Hazara Women Protest Leaders’ Struggle to Lead Protests

When people think of Hazara protests, they think of Hazara women’s peaceful sit-ins. Yet, the history of Hazara protests in Quetta was traditionally a male-dominated one with a cyclical pattern of violence: a terrorist group attacks, male Hazaras come out to the streets to protest and riot, and the state responds with more violence, curfews, arrests, and killings. It was in this context that the first wave of Hazara women joined public protests following a terrorist attack on an Ashura procession on 2nd March 2004 which killed more than 42 people and injured more than 100. Over time, women started organising themselves and inviting and motivating others to join the protests initially with two main intentions: to show solidarity towards the families of the victims and to protect protesting Hazara men. Their enlarged presence made men more conscious of being less violent during protests, effectively reducing rioting.



In between all these protests more than 3,000 Hazaras were killed in different attacks and seldom did the state bring any of the perpetrators to justice. This has led to changes not only in the nature of the protests, but also in their purpose: from male-dominated violent protests focused on expressions of anger, to female-focused peaceful sit-ins demanding state accountability for a lack of security. As a result, public opinion has softened and several non-Hazara communities have started joining their protests. Yet, despite being key actors in public protests, Hazara women are still excluded from decision-making spaces inside their community and homes.

“There is a discrimination on the basis of gender. Women make the protests successful. But every time when it comes to negotiations, when it comes to decision-making, we rarely see any woman in the meeting.” -Zainab, NGO worker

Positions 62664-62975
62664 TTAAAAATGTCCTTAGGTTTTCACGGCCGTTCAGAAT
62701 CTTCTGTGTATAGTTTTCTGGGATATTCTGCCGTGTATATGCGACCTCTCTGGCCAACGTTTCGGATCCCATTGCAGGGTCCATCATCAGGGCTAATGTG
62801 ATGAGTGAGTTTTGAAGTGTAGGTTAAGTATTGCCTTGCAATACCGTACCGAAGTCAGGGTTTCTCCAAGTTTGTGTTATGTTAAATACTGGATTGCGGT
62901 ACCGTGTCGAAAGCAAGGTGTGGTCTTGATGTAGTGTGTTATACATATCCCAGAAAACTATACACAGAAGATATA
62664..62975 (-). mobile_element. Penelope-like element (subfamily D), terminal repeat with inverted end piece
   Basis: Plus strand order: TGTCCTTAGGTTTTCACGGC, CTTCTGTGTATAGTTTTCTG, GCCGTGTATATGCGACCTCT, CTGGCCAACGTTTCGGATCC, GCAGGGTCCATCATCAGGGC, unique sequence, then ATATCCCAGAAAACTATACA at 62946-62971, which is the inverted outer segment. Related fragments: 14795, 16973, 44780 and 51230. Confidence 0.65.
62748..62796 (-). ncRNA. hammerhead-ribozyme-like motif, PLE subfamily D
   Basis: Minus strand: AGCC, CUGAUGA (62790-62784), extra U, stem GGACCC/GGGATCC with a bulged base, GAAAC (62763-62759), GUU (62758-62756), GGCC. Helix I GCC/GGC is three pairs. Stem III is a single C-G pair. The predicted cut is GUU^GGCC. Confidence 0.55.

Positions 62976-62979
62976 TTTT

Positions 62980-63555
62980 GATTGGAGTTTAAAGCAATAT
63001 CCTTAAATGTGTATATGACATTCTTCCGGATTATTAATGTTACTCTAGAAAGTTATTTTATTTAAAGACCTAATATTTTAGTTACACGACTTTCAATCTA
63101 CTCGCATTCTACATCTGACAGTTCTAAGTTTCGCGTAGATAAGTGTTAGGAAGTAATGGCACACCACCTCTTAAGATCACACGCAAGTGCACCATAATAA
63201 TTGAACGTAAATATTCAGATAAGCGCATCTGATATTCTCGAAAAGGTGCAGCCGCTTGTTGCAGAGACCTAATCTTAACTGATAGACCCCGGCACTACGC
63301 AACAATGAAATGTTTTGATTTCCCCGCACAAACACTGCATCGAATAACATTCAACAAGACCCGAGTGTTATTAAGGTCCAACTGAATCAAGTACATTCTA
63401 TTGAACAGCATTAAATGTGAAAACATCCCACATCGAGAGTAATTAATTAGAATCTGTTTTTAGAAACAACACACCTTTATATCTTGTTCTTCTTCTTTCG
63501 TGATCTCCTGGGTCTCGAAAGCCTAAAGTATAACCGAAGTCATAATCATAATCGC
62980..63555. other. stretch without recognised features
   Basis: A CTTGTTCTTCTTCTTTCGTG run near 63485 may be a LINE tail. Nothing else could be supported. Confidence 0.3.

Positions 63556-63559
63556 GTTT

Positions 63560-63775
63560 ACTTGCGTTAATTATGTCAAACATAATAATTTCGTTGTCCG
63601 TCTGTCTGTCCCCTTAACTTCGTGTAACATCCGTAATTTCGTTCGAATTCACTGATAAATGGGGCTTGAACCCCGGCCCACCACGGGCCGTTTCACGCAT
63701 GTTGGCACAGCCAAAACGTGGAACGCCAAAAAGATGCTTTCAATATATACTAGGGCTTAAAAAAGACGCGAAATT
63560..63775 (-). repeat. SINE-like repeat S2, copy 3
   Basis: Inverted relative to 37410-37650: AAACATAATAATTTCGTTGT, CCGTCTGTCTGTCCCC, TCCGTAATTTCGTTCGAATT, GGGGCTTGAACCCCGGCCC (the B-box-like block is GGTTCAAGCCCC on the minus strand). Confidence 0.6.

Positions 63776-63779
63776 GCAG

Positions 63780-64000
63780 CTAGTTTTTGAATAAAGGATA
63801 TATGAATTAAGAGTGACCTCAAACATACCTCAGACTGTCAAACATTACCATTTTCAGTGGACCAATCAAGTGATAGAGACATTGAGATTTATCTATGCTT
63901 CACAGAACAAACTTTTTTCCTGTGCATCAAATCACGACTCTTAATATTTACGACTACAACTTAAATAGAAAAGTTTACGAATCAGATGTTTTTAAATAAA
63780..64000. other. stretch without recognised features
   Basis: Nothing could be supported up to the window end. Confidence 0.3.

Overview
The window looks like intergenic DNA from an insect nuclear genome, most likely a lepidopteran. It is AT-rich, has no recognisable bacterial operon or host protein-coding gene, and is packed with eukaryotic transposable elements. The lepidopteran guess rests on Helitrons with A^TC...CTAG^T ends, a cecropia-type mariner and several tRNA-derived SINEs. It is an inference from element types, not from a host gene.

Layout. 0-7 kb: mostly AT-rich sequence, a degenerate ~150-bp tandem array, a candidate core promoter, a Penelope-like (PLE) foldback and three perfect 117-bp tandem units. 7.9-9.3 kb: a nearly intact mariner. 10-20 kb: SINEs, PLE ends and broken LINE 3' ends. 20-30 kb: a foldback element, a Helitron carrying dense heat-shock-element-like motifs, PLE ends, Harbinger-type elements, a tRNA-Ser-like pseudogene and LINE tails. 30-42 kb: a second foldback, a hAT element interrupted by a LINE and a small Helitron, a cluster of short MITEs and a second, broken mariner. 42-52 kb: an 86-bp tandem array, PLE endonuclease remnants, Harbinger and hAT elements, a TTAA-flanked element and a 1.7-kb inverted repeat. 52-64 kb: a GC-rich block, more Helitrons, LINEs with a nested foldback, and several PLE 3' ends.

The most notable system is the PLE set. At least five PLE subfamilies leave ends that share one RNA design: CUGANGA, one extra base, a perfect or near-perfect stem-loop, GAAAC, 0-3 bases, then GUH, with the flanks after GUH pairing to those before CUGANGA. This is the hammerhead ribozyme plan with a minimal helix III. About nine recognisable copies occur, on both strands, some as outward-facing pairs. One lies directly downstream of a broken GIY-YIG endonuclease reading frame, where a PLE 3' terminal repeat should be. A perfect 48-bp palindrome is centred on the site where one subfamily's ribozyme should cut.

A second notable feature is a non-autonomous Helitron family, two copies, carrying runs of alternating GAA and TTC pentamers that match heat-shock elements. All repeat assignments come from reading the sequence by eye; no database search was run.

Why are Hazara women protest leaders unable to transform their temporary public leadership into more enduring forms of influence? We interviewed key female leaders, organisers, and participants in these protests to find out why protest presence and leadership has not resulted in a greater decision-making role. We interviewed activists, politicians, NGO workers, businesswomen, students, schoolteachers, and housewives across a range of ages, levels of education, and social classes. Through our purposive snowball sampling we were also able to ensure that we spoke to women who identify themselves with a range of ideologies.

What did we find? We found the intersection of patriarchy, identity politics, and social structures playing a key negative role on their influence in decision-making processes. The stereotyping they go through and the backlash they suffer all contribute to their inability to transform their temporary public leadership into more enduring forms of influence. The backlash Hazara women get for being outside, claiming action in public spaces – male spaces – is related to the various ways patriarchy works to marginalise women. This is visible in the house, in Hazara social structure, and in politics, with nationalist and religious parties having a particular image of women disconnected from reality. In our conversations with Hazara women protesters we could see three key barriers blocking their visibility as leaders.

First, there is a strong stereotyping of Hazara women based on virtue, obedience, and domesticity where women are invisible as women unless they portray a normative femininity 2 accepted in Hazara culture. The stereotyping is not only manmade: both men and women stereotype women’s participation in protests, including even some women organisers. Reminiscent of Margaret Atwood’s dystopian novel, The Handmaid’s Tale – where women are subjugated within a hegemonic patriarchal society and named/identified according to their relationship to men – Hazara women are identified according to their relationship to the (male) victims: as mothers of, wives of, sisters of, or daughters of men. Not as protest leaders.

“In Hazara folklore and history, during 18th century when the soldiers of the Afghan king Abdul Rahman attacked the Hazara, 40 Hazara girls jumped from a mountain and committed suicide. I always ask why women should die? Why can’t they fight and live? This is how they still want women leaders to be: they should die to protect their bodies. Men associate their honour with their women’s bodies”       
- Jalila, lawyer and activist